Under a null model, expected separation between weak sprouters (sprouting probability 0.25) and strong sprouters (0.75) is 0.5 (Table 2, Fig. 1h). Crown-killing fires most strongly separated weak and strong sprouters (PS(H) –PS(L) = 0.76; Table 2, Fig. 1b). For the undefined damage class, the separation of the groups was smaller than for random probabilities, reflecting the presence of a mid-range hump (Table 2, Fig. 1g).


A three-group model improved the fit substantially for crown-kill fire (Table 2), where a distinct mid-range hump can be seen (Fig. 1b), but had least impact for clipping (Table 2, Fig. 1d).


Across the different damage classes, the probability of species falling into the middle group of a three-group model was greatest for undefined damage, where 44% of species were in this category (Table 2, Fig. 1g).

were these criteria for assessing adequacy of functional types correlated?

Explanation by the two-group model was positively correlated with separation between the peaks (r = 0.76, P = 0.003, n = 11). These criteria captured the tendency of species to cluster at the extremes of sprouting ability. Inclusiveness was weakly, positively correlated with both sufficiency (r = 0.48, P = 0.07, n = 11) and separation (r = 0.44, P = 0.09, n = 11). These criteria were indicators of the absence of a large group of intermediate species.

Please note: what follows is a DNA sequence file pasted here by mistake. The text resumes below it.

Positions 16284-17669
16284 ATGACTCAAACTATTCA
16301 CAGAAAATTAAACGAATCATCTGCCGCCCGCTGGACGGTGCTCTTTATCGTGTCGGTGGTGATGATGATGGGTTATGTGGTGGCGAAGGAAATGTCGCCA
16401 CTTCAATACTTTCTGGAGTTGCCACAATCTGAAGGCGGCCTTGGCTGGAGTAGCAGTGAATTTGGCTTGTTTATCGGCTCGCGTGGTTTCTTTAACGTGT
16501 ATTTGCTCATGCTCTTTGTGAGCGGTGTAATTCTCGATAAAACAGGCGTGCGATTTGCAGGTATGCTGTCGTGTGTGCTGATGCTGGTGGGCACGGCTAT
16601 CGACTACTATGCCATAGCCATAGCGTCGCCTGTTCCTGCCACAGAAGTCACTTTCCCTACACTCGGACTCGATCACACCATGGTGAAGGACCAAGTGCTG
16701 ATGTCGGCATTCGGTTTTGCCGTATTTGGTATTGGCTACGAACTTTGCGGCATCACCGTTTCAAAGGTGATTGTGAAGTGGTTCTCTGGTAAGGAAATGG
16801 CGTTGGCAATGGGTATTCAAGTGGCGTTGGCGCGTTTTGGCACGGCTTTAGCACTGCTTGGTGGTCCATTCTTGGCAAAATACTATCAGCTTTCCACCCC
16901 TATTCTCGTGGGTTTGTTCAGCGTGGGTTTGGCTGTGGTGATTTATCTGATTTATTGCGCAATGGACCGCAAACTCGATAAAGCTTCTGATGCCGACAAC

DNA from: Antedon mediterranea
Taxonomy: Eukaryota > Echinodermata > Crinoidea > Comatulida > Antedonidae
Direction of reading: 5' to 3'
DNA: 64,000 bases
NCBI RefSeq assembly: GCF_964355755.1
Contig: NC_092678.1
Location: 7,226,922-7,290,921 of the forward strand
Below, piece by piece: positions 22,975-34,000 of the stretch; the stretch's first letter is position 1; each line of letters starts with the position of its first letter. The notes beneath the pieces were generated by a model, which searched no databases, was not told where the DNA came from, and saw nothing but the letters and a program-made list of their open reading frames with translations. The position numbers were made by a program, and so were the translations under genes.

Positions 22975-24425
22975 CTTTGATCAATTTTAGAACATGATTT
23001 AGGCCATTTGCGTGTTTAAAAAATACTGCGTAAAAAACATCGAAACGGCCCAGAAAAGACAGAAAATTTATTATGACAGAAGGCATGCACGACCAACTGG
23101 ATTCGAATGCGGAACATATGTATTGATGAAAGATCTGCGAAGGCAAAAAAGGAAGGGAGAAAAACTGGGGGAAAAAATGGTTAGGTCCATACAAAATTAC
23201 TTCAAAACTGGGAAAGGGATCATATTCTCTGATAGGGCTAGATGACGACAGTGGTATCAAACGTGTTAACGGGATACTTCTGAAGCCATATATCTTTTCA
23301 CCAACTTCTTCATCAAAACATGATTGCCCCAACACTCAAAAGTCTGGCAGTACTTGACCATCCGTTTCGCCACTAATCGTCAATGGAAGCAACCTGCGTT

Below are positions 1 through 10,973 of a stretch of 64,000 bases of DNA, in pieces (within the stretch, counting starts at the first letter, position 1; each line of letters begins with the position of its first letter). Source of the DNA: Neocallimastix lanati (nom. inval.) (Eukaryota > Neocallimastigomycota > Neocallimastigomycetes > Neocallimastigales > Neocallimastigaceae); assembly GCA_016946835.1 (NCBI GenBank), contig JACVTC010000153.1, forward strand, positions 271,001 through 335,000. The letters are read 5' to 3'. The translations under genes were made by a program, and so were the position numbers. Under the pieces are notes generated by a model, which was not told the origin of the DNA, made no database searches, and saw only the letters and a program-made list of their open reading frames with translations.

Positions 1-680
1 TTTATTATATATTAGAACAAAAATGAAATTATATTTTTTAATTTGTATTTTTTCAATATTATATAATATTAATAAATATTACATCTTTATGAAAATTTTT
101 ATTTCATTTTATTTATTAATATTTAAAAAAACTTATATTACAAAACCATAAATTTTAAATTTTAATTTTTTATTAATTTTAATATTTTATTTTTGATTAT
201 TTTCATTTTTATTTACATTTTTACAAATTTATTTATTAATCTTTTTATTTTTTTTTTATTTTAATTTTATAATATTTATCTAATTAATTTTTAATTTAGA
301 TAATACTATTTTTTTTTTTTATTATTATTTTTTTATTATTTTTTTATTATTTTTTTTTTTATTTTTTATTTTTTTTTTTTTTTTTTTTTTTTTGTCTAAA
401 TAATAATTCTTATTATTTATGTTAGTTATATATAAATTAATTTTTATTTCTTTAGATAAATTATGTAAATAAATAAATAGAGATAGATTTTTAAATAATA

In general, the criteria indicated that stem-killed plants were well characterized by a sprouter/non-sprouter dichotomy (Table 2, Fig. 1a), but the adequacy of such a model decreased as disturbance intensity decreased. None of the criteria succeeded in characterizing undefined damage as a dichotomy (Table 2, Fig. 1g). Crown-kill disturbances were well explained by a dichotomy, but fitting was substantially improved by adding a third, intermediate response group (Table 2, Fig. 1b), as were fits for slashing and ill-defined fires (Table 2, Fig. 1c,e).

did within-species responses support cross-species patterns?

In general, within-species patterns supported shifts observed between the histograms in Fig. 1. No species that was an infrequent sprouter after low intensity fires was a strong sprouter after stem-killing fires (Fig. 2a). Fires tended to reduce sprouting success compared with clipping treatments (Fig. 2b), but wind throw and fire did not show consistent differential effects on sprouting success (Fig. 2c). Plants experiencing wind throw were more likely to sprout than were plants suffering undefined damage (Fig. 2d), possibly because the undefined damage class may be associated with localized events that had less effect on surrounding canopy and light availability.

Figure 2.

Pairwise contrasts of disturbance class effects on sprouting proportions within species. Each symbol represents a species with indicative 95% confidence intervals. Dashed line shows equal sprouting proportions for the two disturbance classes. One-half added to counts of sprouting and dying plants. (a) Low, variable intensity fire compared with stem-killing fire, n = 40; (b) clipping compared with any class of fire, n = 35; (c) wind throw compared with any class of fire, n = 11; (d) wind throw compared with undefined damage, n = 14.